From 2010 to July 2021, ClinicalTrials.gov reports that the number of registered clinical trials more than tripled, growing from 100,208 to 384,288 and counting.1
The race for a COVID-19 vaccine made clinical trials headline news in 2020 and 2021, with thousands of people worldwide volunteering to take part in vaccine studies. Still, for some, the details of what clinical trials do and how they work may not be clear.
Judy Sewards, Head of Clinical Trial Experience at Pfizer, offers some insight into the purpose, people, and phases of clinical trials.
What’s the Purpose of a Clinical Trial?
Clinical trials study whether potential new therapies are safe for humans and that they work as intended.
Some clinical trials study whether investigational therapies may help prevent disease, and others help scientists understand whether these therapies may treat disease. No matter the type of trial, Sewards says they all have one thing in common.
“Clinical trials are designed to prioritize protecting the participants,” she says. “Trials are examined by entities that provide oversight of the research study, such as institutional review boards, data and safety monitoring committees, and regulatory agencies or health authorities, to ensure it stays that way throughout the trial.”
Establishing and maintaining participants' trust is important to successfully conducting clinical trial studies, but it's just one piece of a much bigger commitment to upholding the highest ethical standards and principles in the exploration of safe and effective ways to prevent or treat diseases.
“Clinical trials operate from an infrastructure of ethics,” Sewards says. “You don't want to design a clinical trial that disadvantages somebody from getting standard of care treatment they’d otherwise get if they weren’t in the trial. For example, in cancer we know that patients are unlikely to benefit from a placebo so this wouldn’t generally be an option. Cancer trials typically compare the potential treatment with the existing treatment or add something new onto the existing treatment to see if the potential treatment an improve outcomes over what is available outside of the trial.”
Who are the People Involved in a Clinical Trial?
Behind every clinical trial is a team of people who keep research on track:
- Sponsor: The person or group of people who supervise or fund the trial—such as a drug company.
- Participant: A person who volunteers to take part in the clinical trial—such as yourself!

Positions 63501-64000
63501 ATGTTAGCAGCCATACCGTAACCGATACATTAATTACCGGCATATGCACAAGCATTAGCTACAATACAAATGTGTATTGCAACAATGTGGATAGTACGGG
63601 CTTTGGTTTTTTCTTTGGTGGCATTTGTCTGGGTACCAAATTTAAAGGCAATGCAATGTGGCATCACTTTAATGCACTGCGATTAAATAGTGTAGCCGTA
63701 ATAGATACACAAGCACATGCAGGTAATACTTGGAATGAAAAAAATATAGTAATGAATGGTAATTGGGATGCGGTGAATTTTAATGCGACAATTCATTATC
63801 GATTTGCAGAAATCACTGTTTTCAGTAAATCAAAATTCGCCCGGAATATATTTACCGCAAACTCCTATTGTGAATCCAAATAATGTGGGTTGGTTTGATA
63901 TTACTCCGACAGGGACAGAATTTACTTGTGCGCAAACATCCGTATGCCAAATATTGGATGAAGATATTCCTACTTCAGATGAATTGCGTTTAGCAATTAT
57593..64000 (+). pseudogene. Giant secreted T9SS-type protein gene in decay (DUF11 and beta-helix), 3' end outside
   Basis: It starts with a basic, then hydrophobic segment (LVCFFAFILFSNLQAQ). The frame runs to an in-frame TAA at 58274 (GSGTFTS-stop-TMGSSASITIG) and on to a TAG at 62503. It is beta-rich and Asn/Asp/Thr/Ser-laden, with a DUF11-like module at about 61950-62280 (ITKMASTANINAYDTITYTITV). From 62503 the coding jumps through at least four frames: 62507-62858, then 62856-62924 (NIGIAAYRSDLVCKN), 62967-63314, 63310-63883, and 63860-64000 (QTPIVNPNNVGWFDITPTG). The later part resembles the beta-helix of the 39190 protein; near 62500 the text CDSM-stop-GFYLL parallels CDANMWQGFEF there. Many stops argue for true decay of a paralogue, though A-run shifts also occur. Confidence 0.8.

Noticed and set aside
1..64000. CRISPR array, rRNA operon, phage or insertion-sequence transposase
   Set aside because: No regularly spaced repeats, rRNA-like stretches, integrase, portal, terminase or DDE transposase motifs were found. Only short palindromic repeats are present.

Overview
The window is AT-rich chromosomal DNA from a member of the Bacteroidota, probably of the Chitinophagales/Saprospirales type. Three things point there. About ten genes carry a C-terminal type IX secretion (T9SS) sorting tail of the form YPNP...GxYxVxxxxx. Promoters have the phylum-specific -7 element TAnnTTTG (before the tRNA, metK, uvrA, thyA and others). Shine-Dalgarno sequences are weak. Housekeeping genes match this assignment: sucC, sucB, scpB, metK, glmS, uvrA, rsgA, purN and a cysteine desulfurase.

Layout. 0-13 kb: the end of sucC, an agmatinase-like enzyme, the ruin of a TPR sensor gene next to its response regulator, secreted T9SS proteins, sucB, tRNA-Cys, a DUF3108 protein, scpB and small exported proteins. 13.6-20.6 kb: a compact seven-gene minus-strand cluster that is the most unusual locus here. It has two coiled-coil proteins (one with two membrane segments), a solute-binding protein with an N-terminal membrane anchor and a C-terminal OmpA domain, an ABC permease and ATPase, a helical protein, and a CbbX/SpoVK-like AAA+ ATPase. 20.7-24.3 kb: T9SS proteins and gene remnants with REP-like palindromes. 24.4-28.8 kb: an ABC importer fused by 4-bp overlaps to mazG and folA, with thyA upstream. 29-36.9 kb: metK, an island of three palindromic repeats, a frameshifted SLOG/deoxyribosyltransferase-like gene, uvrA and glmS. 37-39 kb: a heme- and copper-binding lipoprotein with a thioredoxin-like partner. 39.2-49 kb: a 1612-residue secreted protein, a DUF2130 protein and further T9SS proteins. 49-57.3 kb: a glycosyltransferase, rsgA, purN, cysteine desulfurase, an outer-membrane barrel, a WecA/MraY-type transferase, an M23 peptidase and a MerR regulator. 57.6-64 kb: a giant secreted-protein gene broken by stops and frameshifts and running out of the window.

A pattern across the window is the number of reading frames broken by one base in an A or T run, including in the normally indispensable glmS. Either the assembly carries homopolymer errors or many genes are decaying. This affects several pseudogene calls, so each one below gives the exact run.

- Investigator: A researcher who helps conduct the clinical trial—such as a doctor.
- Study coordinator: A person who works with the investigator to manage the clinical trial—such as a nurse. The study coordinator usually serves as a patient’s main point of contact.
“As a participant, your primary relationship is with the study doctor, the stucy coordinator, and the staff who work at the site where you go to participate in the trial,” Sewards says.
What are the Phases of a Clinical Trial?
Clinical trials take place in several phases. Phase 1 helps scientists understand the safety of a particular medicine or vaccine. Phase 2 begins to understand early efficacy. Phase 3 focuses on broader efficacy and dosing in preparation for health authority approval. And Phase 4 continues to monitor and collect data after a drug has been approved.
“Your experience in the trial can vary by phase,” Sewards says, adding that while early-phase drug trials often include healthy volunteers, late-stage research typically involves study activities for a specific health problem. “In later phases, and depending on the type of study or disease, you’re the patient—but instead of getting the current standard of care, you might receive a potential new solution.”
No matter the phase, participants can expect to be monitored throughout their participation in the study. Monitoring can take place through checkups at the research site or remotely.
Putting it All Together
Ultimately, Sewards says participating in clinical research supports the greater good. Participants can help to bring progress to science, medicine, and, in some cases, to the world at large.
“When you volunteer for a clinical trial, it’s a wonderful gift to society and something we’re all grateful for, including people that are patiently waiting for breakthroughs,” she says.
And as more people take an interest in participating in clinical trials, it also stands to make research more diverse.
“Representation across different ages, genders, races, and ethnicities in clinical trials makes a difference,” Sewards says. “The more diverse a group of clinical trial participants, the more we can learn about how a potential medicine or vaccine works within those populations. Participation in clinical trials by people of all backgrounds can make a difference by reducing health disparities among underrepresented populations and improving the development of medicines and vaccines for everyone.”
“When you participate," she says, "you’re representing people like you.”
- “Number of Registered Studies Over Time” Available at: https://clinicaltrials.gov/ct2/resources/trends#RegisteredStudiesOverTime. Last reviewed July 23, 2021.